“Why should you be holding a computer mouse when at the end of the day you will be holding a baby’s napkin?”

This is the type of taunt a girl might hear when trying to sit in front of one of the computers at the school’s lab, said Fabiola, a young woman from Cameroon while speaking on a panel about girls, education, and new technologies at the 55th Session of the Commission on the Status of Women (CSW).

Fabiola was invited to the CSW to speak about her personal experiences as a girl studying a career in Science, Technology, Engineering and Math (STEM). Fabiola went on to share how her parents had been instrumental in encouraging her to pursue her studies, even though she was one of few girls who decided to go down the STEM path.

Unless you’ve been living under a rock, you’ll be quite aware that there has been an increasing emphasis in the development sector on girls and ICTs over the past few years. Everyone from large government donors to NGOs to the private sector is banking on girls and technologies, especially mobile phones, to play a big role in helping resolve poverty and make development gains.

Girls themselves consider ICTs to be a major element in their personal growth and development, useful for improving studies, staying informed and earning a living. Girls say that ICTs help them reduce their sense of isolation, acquire new skills, actively participate in national and global dialogues, learn about taboo subjects (such as reproductive health and HIV), feel safer and more in touch with family and friends, and strengthen self-esteem. They often credit participatory media and technology programs with helping them improve their ability to express themselves, speak in public, and to dialogue with adults and other decision makers to negotiate their needs and rights.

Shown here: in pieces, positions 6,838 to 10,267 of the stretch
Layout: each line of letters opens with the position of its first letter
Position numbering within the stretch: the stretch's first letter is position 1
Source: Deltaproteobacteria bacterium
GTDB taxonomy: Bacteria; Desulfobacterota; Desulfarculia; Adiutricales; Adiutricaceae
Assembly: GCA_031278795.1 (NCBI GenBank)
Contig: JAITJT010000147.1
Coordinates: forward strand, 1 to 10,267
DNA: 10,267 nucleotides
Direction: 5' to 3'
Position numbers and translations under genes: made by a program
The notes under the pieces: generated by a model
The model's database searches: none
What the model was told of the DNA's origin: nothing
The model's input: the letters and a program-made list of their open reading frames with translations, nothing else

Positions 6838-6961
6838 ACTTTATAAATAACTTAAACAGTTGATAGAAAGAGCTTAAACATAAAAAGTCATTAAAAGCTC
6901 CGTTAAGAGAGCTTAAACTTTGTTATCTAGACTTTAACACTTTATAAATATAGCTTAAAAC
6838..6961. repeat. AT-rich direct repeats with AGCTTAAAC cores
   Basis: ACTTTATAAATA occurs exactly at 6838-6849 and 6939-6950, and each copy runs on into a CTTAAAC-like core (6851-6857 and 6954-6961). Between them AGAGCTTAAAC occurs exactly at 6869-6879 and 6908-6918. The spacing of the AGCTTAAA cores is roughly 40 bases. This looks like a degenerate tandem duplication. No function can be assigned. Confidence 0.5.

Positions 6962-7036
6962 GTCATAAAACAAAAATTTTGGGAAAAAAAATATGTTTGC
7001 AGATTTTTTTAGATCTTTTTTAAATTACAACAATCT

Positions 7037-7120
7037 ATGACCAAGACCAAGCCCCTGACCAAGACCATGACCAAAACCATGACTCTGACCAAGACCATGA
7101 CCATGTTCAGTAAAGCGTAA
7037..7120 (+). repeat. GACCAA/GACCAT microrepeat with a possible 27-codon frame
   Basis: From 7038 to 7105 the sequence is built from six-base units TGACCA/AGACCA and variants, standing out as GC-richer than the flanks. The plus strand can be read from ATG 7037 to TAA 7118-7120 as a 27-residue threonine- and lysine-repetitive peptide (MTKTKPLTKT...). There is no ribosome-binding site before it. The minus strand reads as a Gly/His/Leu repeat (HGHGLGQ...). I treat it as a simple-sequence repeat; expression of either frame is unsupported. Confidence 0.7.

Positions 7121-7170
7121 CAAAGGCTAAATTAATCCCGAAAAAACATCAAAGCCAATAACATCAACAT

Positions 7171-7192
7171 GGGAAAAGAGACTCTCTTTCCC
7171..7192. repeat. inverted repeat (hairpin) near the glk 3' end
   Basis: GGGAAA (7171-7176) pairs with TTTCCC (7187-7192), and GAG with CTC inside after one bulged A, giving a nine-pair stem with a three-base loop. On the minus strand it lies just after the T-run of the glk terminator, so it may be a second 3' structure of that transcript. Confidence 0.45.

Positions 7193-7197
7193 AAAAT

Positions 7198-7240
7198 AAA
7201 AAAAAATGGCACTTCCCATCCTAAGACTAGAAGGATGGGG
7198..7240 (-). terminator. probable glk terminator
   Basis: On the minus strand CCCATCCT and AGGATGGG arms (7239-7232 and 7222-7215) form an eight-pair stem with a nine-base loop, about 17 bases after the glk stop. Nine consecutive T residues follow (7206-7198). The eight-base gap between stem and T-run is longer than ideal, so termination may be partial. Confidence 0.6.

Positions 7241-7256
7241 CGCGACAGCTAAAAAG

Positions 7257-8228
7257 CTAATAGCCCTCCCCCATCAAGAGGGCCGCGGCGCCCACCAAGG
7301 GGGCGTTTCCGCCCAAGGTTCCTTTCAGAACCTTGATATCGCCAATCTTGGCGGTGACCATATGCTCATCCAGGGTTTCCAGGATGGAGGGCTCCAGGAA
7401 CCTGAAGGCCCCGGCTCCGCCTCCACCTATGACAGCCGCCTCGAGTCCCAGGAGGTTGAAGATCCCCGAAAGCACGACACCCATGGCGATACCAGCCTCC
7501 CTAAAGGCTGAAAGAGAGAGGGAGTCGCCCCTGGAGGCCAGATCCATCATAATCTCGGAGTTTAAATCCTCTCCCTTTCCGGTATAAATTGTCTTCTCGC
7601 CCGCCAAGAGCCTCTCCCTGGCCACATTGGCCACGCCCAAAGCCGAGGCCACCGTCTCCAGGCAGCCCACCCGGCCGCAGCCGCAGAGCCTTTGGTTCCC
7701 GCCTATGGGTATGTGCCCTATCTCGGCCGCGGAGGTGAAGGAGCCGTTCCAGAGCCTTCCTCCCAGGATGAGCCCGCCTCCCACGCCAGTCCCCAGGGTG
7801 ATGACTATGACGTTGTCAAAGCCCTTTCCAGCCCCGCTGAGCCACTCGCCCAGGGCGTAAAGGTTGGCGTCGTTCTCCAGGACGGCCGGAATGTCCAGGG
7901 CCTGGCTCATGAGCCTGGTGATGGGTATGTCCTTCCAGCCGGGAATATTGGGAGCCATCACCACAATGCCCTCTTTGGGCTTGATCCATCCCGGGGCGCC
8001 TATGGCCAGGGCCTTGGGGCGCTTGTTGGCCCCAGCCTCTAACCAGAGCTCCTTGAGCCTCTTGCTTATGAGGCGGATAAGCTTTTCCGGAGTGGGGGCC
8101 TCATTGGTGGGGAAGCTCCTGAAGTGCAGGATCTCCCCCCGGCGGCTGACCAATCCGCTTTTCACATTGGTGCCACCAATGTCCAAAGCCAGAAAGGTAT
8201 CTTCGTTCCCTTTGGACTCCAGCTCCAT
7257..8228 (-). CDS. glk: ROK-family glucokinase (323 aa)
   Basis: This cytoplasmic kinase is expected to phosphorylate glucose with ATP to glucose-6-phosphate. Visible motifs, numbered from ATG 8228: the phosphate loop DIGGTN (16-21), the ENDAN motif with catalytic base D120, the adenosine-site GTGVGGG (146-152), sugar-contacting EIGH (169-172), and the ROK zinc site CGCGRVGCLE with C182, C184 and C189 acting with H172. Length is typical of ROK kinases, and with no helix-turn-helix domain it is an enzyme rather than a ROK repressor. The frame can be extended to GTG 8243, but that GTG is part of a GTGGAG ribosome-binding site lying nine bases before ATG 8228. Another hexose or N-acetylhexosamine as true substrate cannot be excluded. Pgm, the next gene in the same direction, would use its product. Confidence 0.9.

But what about access?

The flip side is that for many girls, access to and use of ICTs is a huge challenge. Gender discrimination, lack of confidence, not speaking a major language, low literacy, lack of time and money, and restricted mobility (due to cultural factors or safety) often prevent girls from taking advantage of the benefits of ICTs.

Despite the positive trend in mobile phone and Internet access worldwide, access is often characterized in terms of broad economics, eg., ‘developing’ vs ‘developed’ countries, or it is analyzed at the country level: eg., Kenya vs Mozambique. Analysis needs to go much deeper, however, to include individual factors like class and wealth status, gender, geographic location, age, disability, literacy, language, and device ownership.